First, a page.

C (Keje) Boersma MSc

C (Keje) Boersma MSc


I’m a PhD candidate in philosophy, working on my dissertation in environmental philosophy and philosophy of technology. I explore what the concept of the anthropocene or “age of humans” means for our ability to reflect critically on contemporary scientific and technological developments involving human intervention into nature. I conduct this exploration by looking at gene drives, a technology currently developed with the aim of spreading genetic traits through wild populations.

While the gene drive debate is permeated by considerations of ethics and responsibility, it lacks a thorough consideration of the particular problem field I envision. Following Preston’s (2017; 2018) suggestion that gene drives are an anthropocene technology, I understand this problem field as revolving around the elusive but important relation between, on the one hand, a debate about an event (the anthropocene) that suggests a newfound understanding of the human-nature relation as the end of the human-nature distinction due to past and present human planetary influence, and, on the other hand, the ontological and moral implications of a particular technoscientific development (gene drives), the intelligibility and meaningfulness of which rely entirely on the idea of nature and the human-nature distinction.

In the first part of my dissertation, I empirically support an account of how current gene development works and is represented through a framing analysis of the gene drive literature and two ethnographic case studies of bioengineering groups working on gene drives (chapter 1). The second part is devoted to the philosophical exploration of the aforementioned problem field. I argue against a view of the anthropocene as the end of nature and in favor of viewing it as epitomizing human intervention into nature (chapter 2). I then develop an account of the foundations for an environmental ethic for the anthropocene that does justice to this view of the anthropocene as revolving around human interventioism (chapter 3). Here, I also provide detailed analyses of the work of James Baird Callicott and Steven Vogel in terms of their attempt at responding to the anthropocene in environmental philosophy. Finally, I reflect on the question what kind of view on technology and gene drive technology specifically is warranted in light of the account I develop (chapter 4).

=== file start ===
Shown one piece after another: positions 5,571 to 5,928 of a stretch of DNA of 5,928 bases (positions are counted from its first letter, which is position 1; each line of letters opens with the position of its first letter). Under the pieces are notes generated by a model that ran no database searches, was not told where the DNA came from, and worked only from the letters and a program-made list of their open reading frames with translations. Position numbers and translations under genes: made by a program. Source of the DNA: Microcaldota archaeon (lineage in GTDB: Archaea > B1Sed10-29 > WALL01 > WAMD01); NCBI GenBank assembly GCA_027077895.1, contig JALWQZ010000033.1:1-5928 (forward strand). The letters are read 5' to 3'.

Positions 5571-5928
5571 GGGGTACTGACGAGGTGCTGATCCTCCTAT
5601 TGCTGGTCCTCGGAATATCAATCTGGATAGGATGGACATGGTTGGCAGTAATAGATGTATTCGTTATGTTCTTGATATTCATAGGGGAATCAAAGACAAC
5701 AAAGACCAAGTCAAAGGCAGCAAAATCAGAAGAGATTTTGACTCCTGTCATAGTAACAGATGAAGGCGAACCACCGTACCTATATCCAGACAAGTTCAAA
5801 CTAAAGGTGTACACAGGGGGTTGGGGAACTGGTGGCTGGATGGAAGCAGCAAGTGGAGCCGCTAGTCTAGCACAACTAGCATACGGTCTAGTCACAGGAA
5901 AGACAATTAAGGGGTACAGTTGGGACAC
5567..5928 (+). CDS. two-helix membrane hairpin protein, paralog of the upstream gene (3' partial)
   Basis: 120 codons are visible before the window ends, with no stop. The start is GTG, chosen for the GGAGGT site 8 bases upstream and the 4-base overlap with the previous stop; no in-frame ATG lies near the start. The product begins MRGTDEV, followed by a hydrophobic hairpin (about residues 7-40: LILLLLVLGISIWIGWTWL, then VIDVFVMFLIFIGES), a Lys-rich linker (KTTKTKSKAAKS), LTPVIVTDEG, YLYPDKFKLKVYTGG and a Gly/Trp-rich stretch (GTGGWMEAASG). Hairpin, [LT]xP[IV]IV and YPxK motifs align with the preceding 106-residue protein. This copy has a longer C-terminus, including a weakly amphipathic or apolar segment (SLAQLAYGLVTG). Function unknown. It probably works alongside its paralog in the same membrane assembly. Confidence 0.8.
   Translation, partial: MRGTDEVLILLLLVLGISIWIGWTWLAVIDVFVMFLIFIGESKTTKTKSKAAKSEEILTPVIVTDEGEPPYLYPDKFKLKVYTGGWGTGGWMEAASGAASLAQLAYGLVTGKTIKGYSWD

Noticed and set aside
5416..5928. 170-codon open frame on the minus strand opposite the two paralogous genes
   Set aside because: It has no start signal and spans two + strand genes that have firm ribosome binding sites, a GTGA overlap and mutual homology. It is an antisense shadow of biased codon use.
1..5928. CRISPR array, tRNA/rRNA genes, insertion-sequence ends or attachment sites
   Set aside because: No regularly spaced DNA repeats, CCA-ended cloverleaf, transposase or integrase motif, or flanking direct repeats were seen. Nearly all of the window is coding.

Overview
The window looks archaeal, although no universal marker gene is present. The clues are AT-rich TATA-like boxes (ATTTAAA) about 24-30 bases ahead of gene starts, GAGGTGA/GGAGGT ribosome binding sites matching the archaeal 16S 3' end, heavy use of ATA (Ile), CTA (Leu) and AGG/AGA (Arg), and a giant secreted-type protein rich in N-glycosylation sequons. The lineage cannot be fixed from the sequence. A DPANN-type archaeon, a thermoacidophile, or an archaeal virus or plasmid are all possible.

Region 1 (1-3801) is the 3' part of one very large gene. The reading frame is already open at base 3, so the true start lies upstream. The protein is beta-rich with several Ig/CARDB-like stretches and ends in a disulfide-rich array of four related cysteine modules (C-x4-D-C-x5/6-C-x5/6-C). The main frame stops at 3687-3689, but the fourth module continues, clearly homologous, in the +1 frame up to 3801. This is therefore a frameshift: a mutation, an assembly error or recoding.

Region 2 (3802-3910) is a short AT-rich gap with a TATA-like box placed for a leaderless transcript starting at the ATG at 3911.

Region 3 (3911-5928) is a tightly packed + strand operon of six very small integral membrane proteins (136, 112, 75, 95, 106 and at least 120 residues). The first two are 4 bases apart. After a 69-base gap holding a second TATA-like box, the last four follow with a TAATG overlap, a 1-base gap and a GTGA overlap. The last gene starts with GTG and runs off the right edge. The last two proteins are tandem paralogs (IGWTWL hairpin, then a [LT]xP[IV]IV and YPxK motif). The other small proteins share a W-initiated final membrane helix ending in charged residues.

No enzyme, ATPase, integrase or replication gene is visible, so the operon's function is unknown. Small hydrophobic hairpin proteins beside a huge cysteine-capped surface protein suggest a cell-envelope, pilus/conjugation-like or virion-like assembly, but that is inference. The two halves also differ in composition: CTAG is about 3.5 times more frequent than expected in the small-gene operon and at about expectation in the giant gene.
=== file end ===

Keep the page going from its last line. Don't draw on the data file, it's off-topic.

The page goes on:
I am supervised by dr. Bernice Bovenkerk (https://www.wur.nl/en/Persons/Bernice-dr.-B-Bernice-Bovenkerk.htm) and dr. David Ludwig (https://www.wur.nl/en/Persons/David-dr.-DJ-David-Ludwig.htm).

Please feel free to contact me with any questions or suggestions about my research: keje.boersma@wur.nl. *Profile photo was made by Ben Hale.

Watch the video below for an impression of the considerations characterizing the gene drive discussion.